“A selfie is a type of self-portrait photograph, typically taken with a hand-held digital camera or camera phone.”
It’s a selfie world out there. Instagram has enriched itself with millions self-portraits. Justin Bieber may have popularized it, if one dares give him original credit for anything, but it’s now a world-wide phenomenon. Amateur photographers hold in their hand the perfect camera. Change the camera to self with a simple touch, smile, and post!
I am not interested in going on an anti-selfie campaign. People are creative. They are made after a creative God. Sometimes selfies incorporate a level of art that is truly remarkable. God likes to showcase his creation. And so at times showcasing a picture of ourselves to the world is not necessarily harmful. Sometimes it is can be humorous. Sometimes it is pathetic. Sometimes one does not know what to think.
When mom takes a picture of her pregnant belly, I see life. When a young lady takes a picture of herself with her new engagement ring, I see joy. When a guy takes a picture showcasing his new pair of athletic shoes he worked hard to earn, I say, “kudos.” Now, when young ladies begin to display their body parts that are meant to be displayed only to their future or current husbands, I say, “what in the world are you thinking!” When a young boy takes 15 pictures a day of himself in every imaginable pose, I say, “Where’s your father?”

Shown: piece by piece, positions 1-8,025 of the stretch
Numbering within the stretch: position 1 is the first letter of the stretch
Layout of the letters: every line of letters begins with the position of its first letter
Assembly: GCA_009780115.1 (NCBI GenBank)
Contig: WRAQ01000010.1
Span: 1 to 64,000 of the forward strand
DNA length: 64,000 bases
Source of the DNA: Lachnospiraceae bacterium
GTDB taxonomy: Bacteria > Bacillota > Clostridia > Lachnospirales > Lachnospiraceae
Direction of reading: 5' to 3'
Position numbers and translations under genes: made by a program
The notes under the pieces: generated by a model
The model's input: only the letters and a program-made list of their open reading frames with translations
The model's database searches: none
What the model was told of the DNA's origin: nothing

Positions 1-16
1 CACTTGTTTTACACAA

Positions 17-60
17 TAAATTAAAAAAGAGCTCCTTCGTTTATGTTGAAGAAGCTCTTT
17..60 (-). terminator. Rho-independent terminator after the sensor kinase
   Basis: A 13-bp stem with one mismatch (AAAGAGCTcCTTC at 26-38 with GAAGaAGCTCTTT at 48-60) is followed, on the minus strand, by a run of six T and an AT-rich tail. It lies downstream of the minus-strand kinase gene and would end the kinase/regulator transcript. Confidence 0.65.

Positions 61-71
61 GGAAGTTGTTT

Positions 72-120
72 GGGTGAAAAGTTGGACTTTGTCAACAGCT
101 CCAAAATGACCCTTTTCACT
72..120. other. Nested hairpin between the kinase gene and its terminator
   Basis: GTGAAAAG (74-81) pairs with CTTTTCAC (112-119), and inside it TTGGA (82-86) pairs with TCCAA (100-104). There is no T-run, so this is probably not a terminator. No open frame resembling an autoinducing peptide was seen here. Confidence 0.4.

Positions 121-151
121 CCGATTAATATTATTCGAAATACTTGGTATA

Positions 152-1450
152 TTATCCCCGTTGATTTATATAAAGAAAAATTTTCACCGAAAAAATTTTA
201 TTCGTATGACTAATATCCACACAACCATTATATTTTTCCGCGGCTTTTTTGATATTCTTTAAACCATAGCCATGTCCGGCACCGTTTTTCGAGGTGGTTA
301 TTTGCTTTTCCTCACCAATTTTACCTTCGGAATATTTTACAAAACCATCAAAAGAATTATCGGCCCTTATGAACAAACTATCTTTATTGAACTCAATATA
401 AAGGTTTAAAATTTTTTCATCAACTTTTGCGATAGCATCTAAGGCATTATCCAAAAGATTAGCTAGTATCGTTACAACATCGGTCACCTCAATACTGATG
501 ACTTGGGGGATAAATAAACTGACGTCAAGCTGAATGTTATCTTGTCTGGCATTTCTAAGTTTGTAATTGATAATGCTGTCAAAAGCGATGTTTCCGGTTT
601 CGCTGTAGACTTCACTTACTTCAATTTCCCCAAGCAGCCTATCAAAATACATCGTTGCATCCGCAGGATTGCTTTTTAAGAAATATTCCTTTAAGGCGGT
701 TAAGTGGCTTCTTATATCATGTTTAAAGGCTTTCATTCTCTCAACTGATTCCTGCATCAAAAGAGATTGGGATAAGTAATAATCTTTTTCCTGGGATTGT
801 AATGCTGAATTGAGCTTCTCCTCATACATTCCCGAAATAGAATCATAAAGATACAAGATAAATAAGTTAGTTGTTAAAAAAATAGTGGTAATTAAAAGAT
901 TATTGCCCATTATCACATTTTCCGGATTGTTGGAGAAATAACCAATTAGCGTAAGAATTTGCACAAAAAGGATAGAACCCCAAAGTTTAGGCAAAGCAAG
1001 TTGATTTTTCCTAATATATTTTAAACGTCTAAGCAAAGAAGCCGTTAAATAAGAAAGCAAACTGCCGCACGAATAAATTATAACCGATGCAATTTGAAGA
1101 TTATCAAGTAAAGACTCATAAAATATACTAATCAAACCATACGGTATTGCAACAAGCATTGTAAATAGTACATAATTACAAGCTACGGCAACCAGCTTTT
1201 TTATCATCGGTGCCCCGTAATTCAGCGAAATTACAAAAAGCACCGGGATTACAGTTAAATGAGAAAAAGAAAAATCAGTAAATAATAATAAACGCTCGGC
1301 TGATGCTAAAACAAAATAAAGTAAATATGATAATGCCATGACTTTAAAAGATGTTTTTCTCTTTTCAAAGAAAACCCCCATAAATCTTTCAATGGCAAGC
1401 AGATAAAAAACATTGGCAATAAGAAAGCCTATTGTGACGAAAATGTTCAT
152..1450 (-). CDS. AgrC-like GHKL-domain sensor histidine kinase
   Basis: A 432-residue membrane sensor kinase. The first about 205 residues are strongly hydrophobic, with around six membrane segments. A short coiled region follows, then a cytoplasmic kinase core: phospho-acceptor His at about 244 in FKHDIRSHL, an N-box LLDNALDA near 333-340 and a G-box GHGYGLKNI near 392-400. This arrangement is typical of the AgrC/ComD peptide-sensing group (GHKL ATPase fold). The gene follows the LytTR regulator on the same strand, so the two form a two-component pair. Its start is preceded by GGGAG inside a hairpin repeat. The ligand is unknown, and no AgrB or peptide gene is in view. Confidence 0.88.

Selfies can be great. And they can also be remarkable testaments to a pathetically self-serving and self-glorifying culture.
And then there are people who take selfies to a whole new level.
Well, for most people, that compulsion is relatively harmless, but for 19-year-old Danny Bowman, it reportedly led to an attempted suicide.
The British teen spent up to 10 hours each day taking photos of himself on his iPhone, the Daily Mirror reports. The addiction became so debilitating that he dropped out of school and retreated into his home for six months.
“I was constantly in search of taking the perfect selfie and, when I realized I couldn’t, I wanted to die,” Bowman told the Daily Mirror. “I lost my friends, my education, my health and almost my life.”
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SOURCE: The Christian Post
Uri Brito is pastor of Providence Church in Pensacola, Fla., and editor of The Church-Friendly Family.